ELIZABETHTON — Complete with 137 pounds of stainless steel armor, Sir Ijams Von Ackahoff and his trusty Clydesdale, Hercules, galloped toward their opponent. When his lance hit the chest of Sir Paul Schneider, the crowd gasped following the echo of the cracked wood that flew through the air.
“The shudder goes from the little hairs on your toes all the way to the top of your head,” said Ackahoff, better known as Sir James Acuff. “It shudders all the way through your body. The impacts are incredible.”
For the first time, those attending the Sycamore Shoals Celtic Festival can experience the thrill of a real joust performed by the Lords of Chivalry, a group of professional heavy armor jousters who compete in tournaments and perform publicly across the country.
“I’m thrilled that they’re here,” said Mary Lynn Ekstrom, an honorary board member of the Celtic Festival. “I think the crowd has been very appreciative of their efforts. Everybody is kind of elbowing and trying to scoot around people so they can get a better view of what’s going on.”
Getting a glimpse is important because the action happens in a split second. At the Saturday afternoon show, the knights took part in “the gaming” to show off their skills and accuracy. Each one took a turn aiming their lance toward a ring held by a squire, and later they attempted to throw a spear into a bale of hay before trying their luck at hitting a quintain, a lancing target, a certain way so that it wouldn’t swing back and hit them in the head.
Sir James Acuff even knighted a local squire earlier in the day. John Byington of Church Hill was surprised by the ceremony, which made him eligible to compete in his first public jousting. Now that he’s official, the new knight is looking to upgrade his chainmail armor, perfect for light jousting, to full-plate armor made for body contact. The history and horse lover is also a Civil War re-enactor who gets a thrill out of the realness of a Lords of Chivalry show.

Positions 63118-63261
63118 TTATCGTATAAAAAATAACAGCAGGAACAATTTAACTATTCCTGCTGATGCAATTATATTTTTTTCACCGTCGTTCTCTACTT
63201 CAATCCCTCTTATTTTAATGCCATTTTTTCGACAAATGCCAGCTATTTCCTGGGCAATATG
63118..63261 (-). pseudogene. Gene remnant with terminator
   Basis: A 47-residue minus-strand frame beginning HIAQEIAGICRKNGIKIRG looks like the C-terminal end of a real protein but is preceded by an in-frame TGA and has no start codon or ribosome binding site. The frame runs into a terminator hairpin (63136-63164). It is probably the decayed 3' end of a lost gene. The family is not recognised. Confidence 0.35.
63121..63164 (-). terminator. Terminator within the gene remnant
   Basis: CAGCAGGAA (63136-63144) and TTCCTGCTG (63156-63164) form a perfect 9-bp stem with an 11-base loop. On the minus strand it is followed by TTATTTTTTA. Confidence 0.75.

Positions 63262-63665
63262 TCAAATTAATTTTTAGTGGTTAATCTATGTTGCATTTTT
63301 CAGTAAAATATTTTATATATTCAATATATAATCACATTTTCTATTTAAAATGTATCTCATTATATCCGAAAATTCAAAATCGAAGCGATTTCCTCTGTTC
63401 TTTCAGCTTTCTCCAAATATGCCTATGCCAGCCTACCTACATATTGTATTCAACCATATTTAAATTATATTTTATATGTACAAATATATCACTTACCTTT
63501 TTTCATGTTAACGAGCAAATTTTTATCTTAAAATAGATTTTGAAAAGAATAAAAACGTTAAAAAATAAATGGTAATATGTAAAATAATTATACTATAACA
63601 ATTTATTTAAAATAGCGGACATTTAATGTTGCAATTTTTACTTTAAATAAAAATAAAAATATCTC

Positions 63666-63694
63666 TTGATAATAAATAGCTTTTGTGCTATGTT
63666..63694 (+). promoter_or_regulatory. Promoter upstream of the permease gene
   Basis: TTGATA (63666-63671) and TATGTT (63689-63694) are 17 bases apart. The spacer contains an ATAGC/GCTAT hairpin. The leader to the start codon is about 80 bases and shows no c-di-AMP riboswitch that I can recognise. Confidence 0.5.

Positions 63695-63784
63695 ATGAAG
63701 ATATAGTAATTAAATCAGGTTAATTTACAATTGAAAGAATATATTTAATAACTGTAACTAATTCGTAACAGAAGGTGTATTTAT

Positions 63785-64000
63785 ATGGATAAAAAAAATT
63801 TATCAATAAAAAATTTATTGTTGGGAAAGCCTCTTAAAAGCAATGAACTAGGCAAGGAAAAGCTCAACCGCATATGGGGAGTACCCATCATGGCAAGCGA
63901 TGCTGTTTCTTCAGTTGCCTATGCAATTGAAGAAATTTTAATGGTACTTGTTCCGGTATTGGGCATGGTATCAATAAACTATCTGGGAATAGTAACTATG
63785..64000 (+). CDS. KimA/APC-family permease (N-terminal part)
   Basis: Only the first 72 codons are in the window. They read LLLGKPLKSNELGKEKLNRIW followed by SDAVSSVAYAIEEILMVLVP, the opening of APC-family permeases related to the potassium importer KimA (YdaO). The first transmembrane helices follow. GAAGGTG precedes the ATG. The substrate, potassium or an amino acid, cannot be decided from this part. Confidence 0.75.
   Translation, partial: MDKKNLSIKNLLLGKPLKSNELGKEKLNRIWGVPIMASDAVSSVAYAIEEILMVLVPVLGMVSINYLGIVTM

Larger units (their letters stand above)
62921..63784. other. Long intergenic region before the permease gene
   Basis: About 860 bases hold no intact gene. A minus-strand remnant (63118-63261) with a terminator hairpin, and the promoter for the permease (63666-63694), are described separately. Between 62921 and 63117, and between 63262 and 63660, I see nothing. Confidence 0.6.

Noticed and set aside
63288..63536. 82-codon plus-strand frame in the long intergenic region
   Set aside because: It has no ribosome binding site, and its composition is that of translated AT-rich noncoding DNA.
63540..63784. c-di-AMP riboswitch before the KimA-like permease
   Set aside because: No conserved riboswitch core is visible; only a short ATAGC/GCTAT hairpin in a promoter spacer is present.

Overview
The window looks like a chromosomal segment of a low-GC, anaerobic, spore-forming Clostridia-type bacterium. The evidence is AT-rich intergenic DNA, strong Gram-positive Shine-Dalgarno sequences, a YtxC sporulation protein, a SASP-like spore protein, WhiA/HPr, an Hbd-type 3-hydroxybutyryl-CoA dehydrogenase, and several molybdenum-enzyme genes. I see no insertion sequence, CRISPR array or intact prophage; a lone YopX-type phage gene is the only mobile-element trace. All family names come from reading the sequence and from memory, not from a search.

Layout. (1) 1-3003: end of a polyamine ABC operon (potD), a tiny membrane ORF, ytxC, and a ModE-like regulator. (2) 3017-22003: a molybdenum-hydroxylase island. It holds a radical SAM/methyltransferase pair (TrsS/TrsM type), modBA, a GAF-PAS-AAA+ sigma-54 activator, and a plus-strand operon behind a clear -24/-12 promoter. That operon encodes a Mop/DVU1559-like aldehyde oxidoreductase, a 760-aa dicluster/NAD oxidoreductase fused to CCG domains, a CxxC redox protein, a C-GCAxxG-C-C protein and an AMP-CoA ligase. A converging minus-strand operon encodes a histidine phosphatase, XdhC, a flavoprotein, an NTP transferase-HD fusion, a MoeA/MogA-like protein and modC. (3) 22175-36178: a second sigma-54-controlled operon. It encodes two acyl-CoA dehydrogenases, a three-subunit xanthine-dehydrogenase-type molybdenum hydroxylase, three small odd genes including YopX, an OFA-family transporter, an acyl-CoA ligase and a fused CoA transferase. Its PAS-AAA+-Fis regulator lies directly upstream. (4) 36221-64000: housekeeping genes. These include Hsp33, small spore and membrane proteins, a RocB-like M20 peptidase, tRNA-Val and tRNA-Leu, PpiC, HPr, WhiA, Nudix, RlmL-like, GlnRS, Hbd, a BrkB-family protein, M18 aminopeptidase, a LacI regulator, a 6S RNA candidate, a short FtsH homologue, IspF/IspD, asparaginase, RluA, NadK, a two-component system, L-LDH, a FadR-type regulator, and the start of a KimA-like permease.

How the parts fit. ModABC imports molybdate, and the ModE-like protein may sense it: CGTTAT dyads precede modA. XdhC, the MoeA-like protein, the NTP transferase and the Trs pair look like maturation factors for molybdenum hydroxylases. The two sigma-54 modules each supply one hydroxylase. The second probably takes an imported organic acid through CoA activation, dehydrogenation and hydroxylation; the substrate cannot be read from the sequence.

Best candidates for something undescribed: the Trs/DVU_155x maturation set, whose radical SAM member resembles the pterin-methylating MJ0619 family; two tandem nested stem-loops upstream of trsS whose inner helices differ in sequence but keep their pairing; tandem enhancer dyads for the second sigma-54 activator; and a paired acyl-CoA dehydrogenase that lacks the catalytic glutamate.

“It’s amazing to see the reactions from people,” he said. “They don’t realize how real it is. When they hear the impact, their eyes widen.”
The type of jousting performed at Sycamore Shoals is mild compared to the tournaments. Acuff says less than 30 people in the world compete in this “extreme sport” that continues to grow in popularity. At 60 years old, the Murfreesboro native is making a career out of jousting.
“A lot of us have played all the sports, done it all,” Acuff said. “This is the toughest thing you’ll ever dream of doing in your life. In real competitions we ride a lot harder and a lot faster.”
On the grounds of the Celtic Festival, the knights aren’t quite looking to “un-horse” one another, but when the landing consists of deep sand like what is set up at tournaments, the hits get harder and they don’t hold back on the horses. Acuff has won several titles while riding Hercules and wearing the custom armor that takes more than a year to make and costs at least $10,000.
The knights use a bit of humor to add to the entertainment value of their shows, still yet, there’s a lot of concentration involved when it comes to getting everything to work just right.
“You’ve got to pay attention to that horse and make sure he doesn’t stumble,” Acuff said of his 2,000 pound steed. “You have to know where he’s at and you have to know where you are on the hit. We all work together with this.”
Though it may be a niche sport, jousting is easily compared to the mainstream entertainment sources of today.
“This is the demolition derby of the faires of Europe for 1,000 years,” Acuff said.
The Lords of Chivalry will perform today at 11 a.m. and 2 p.m. at Sycamore Shoals State Historic Area. Admission to the festival is $6.